I have just returned from a mission. Before going I made up my mind to give up for the week my mortifications at meals, partly through self-indulgence, partly to avoid singularity. I was very unhappy the whole time, Jesus reproaching me constantly for abandoning my life of crucifixion.
COMMENT: Fr Doyle wrote these words in April 1914. At this stage in his life, Fr Doyle was living a life of intense mortification. It is interesting to read that even one who was so advanced in the life of prayer and asceticism could yield to what he himself calls “self-indulgence” (of course, his definition of self-indulgence could be very different from ours!). The fact that self-indulgence could remain a temptation for Fr Doyle is surely something of a consolation for us in our own temptations – it reminds us that we shall always face temptations throughout our entire lives, and encourage us not to yield to despair in the face of ongoing temptations.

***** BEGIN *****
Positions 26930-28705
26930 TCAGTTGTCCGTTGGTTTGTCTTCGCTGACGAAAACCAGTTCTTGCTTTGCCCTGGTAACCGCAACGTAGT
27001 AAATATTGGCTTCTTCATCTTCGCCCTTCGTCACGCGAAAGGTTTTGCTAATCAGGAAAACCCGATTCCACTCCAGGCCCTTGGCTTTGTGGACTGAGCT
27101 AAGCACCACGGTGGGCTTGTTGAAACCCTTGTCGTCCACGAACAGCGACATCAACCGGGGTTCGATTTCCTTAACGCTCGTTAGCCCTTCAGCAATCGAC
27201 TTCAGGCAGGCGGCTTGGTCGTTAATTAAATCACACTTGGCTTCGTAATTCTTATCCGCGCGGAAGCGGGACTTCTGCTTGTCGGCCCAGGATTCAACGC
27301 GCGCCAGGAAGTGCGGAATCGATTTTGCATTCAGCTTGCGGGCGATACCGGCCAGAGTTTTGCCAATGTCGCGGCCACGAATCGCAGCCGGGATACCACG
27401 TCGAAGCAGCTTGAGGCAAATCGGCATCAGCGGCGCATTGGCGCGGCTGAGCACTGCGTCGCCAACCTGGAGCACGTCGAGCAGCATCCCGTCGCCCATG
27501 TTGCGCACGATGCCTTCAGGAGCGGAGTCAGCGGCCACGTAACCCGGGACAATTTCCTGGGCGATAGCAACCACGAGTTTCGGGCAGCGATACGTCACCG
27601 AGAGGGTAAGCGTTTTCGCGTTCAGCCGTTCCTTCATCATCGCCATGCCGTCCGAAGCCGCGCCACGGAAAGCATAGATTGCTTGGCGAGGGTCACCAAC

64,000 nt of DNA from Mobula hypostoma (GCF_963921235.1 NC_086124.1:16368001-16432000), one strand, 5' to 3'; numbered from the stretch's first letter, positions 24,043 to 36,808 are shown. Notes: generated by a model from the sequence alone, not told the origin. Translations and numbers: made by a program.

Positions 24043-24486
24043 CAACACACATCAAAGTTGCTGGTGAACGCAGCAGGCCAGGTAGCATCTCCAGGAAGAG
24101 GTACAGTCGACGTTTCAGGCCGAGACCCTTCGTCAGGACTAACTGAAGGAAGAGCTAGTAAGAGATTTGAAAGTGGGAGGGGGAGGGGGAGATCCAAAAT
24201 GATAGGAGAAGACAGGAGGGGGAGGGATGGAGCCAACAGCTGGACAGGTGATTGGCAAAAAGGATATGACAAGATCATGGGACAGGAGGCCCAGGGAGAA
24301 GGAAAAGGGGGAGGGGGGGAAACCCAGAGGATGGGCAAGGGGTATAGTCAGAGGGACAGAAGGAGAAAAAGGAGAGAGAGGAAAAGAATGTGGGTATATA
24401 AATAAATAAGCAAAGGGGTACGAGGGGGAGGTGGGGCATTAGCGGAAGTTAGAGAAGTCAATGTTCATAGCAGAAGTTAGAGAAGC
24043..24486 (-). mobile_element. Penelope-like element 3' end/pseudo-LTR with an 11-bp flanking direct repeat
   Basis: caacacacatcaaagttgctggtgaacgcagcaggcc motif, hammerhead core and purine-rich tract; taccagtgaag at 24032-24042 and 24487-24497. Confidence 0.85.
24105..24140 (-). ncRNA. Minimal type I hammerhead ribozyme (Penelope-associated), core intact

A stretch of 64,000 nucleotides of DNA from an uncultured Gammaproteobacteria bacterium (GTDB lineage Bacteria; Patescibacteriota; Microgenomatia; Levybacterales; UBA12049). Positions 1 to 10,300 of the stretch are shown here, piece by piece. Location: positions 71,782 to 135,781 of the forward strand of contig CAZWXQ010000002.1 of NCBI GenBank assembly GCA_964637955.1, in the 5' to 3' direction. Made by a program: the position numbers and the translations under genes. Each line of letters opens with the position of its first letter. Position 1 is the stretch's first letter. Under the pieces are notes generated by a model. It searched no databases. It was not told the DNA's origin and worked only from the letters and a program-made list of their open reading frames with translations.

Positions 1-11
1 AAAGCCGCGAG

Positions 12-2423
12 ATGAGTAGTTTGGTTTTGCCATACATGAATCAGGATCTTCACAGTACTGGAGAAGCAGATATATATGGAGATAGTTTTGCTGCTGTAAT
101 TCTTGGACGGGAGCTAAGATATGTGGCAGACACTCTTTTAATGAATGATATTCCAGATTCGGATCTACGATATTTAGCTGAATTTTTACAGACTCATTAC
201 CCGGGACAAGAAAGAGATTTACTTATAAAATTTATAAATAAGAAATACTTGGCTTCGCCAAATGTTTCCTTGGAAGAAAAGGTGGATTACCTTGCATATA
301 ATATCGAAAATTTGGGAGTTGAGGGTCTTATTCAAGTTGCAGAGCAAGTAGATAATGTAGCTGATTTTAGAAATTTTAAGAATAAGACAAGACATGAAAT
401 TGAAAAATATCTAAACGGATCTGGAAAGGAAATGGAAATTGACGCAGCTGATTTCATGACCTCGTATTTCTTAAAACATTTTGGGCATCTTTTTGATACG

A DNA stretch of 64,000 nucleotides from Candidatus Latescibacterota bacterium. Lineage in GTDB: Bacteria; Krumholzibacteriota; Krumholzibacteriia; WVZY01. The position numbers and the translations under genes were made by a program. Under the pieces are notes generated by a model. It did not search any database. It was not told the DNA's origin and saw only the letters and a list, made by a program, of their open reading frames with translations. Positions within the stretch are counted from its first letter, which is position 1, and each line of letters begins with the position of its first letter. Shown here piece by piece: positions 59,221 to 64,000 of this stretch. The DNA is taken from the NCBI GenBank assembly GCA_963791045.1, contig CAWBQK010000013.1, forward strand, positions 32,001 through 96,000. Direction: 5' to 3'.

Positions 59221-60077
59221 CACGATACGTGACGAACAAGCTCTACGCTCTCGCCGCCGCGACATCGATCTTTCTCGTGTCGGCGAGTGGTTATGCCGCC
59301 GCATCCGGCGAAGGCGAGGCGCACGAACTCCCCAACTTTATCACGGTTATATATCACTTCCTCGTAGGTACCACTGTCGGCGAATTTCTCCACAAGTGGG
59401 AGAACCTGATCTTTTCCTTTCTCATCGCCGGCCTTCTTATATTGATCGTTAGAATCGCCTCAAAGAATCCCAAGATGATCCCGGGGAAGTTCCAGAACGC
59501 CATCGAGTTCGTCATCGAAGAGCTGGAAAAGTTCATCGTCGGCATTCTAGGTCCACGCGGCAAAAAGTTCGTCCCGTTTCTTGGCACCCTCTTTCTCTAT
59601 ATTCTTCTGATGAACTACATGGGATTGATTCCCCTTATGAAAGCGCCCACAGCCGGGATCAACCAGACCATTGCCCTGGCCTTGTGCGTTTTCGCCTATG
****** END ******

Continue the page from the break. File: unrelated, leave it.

Discipline in the matter of food is a constant theme in the lives of the saints. Fr Doyle’s Jesuit colleague. the Servant of God Fr John Sullivan (who was ordained on the same day as Fr Doyle), was renowned for his own discipline in this area, often only eating small amounts of food, to the dismay of those who cooked for him. The rule of St Benedict imposes a strict fast in Lent, and in some traditions it also necessitates fasting from meat throughout the year. Famously, St John Vianney often ate only one potato per day. And of course, fasting was an essential part of the asceticism practiced by the early Christians, following the example of Jesus Himself. Fr Doyle himself was motivated to greater fasting by the example of Carmelite nuns to whom he was giving a retreat. Far from being singular, Fr Doyle’s concern for avoiding self-indulgence in food is part of the solid tradition of the Church. And not only that, it is an act of social justice and solidarity in a world where far too many have involuntary hunger imposed on them through poverty.